Rape crisis centers are vitally important to our community, but local government has not historically offered financial support to ensure that these services are available. In recent years, CAASE has led efforts to change this and secure new funding:

CAASE leads effort to secure rape crisis funding from Cook County Board
In November 2009, we led an organizing and policy effort to encourage Cook County to provide financial resources to support area rape crisis centers. Want to know where services are located within county districts? View a map of rape crisis services in Cook County here.

In May 2010, the County approved our request for $275,000 in grants to support Rape Victim Advocates, Pillars, YWCA of Metropolitan Chicago, Northwest CASA, and Mujeres Latinas en Acción. Again in 2011, CAASE was successful in leading a campaign to ask Cook County to renew this funding. Survivors and advocates described how CAASE’s leadership helped the effort: 

"Without the Cook County funding this year, rape crisis centers would have been forced to make devastating cuts to services to victims. CAASE’s leadership was essential to securing this funding."
-Polly Poskin, Executive Director, Illinois Coalition Against Sexual Assault.

Read more stories from advocates and survivors who benefited from this funding here.

What's Next: Asking the City of Chicago to Support Rape Crisis Services
Currently, CAASE and local rape crisis centers are advocating that the City of Chicago begin supporting rape crisis services. We have created several resources for this effort:

Legislative Resources Regarding Trafficking, Prostitution and Sexual Assault

Reforming Illinois' Human Trafficking Code: Public Act 97-0897 (previously HB 5278): Passed unanimously in the General Assembly, this bill was signed into law by Governor Pat Quinn in August of 2012. It expands the scope of the state involuntary servitude law by including additional means by which a trafficker can obtain or maintain a victim. The bill removes confusing language from the statute and lessens the emphasis placed on force, which will help prosecutors more effectively use the statute. The bill also extends the time limit for prosecutors to bring charges against traffickers in cases involving minors. The passage of this bill will help prosecutors to more effectively utilize the involuntary servitude statute, which in turn will protect victims. Read more about the bill here.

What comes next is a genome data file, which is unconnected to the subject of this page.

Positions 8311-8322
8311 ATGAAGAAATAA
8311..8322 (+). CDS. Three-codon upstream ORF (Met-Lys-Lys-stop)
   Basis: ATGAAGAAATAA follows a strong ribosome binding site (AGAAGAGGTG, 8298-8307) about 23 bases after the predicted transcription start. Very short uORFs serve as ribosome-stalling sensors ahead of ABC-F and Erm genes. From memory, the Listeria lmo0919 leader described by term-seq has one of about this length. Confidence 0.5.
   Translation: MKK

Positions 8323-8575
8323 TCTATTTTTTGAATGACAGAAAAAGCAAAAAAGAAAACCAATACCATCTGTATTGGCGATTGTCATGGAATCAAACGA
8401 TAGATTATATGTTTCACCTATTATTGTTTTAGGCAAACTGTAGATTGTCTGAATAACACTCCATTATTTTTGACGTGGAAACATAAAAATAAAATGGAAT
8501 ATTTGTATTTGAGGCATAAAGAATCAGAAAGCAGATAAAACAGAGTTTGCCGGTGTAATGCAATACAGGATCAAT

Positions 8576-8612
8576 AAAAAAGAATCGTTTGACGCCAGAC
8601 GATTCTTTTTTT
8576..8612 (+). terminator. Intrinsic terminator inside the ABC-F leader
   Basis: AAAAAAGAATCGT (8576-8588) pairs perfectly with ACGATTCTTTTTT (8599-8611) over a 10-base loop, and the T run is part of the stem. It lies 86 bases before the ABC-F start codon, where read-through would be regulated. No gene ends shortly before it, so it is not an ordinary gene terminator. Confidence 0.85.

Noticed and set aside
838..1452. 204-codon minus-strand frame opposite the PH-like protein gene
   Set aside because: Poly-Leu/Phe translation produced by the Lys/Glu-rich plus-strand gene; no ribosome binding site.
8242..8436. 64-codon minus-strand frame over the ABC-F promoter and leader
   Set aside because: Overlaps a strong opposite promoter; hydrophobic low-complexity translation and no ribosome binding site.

Justice for Victims of Sex Trafficking Crimes: In 2011, Illinois was the third state in the nation to pass a law to enable victims of sex trafficking to vacate their prostitution convictions. Want to learn more? Read the bill summary here.

  • New Litigation Guide
    Attorneys who are interested in helping survivors of sex trafficking are invited to access a new litigation guide for Illinois’ Justice for Victims of Sex Trafficking Act. End Demand Illinois created this litigation guide as a resource for attorneys who participated in our trainings. The litigation guide is now available to interested attorneys and gives a step-by-step guide for preparing and filing a petition. Learn more an download the guide here.

    Note: as of January 1, 2013, the human trafficking code in Illinois has been updated in a way that could be useful for attorneys seeking relief on behalf of victims. Anyone using the Litigation Guide will want to also look at the updated law: view a bill summary here.

Illinois Safe Children Act: End Demand Illinois' first legislative initiative, created in partnership with Cook County State’s Attorney Anita Alvarez, this law ended the practice of charging young people who have been prostituted, and instead requires the child welfare system to investigate the case as human trafficking. You can download a summary of the bill here.

Cook County Human Trafficking Taskforce
CAASE is a member of this local taskforce, which works to “Combat human trafficking through seamless collaboration between federal and state law enforcement and social service providers.”

Our policy work is supported by individual donations to CAASE as well as through grants provided by:

  • Alphawood Foundation Chicago
  • Chicago Foundation for Women
  • Jewish Women's Foundation
  • Full Circle Family Foundation
  • NoVo Foundation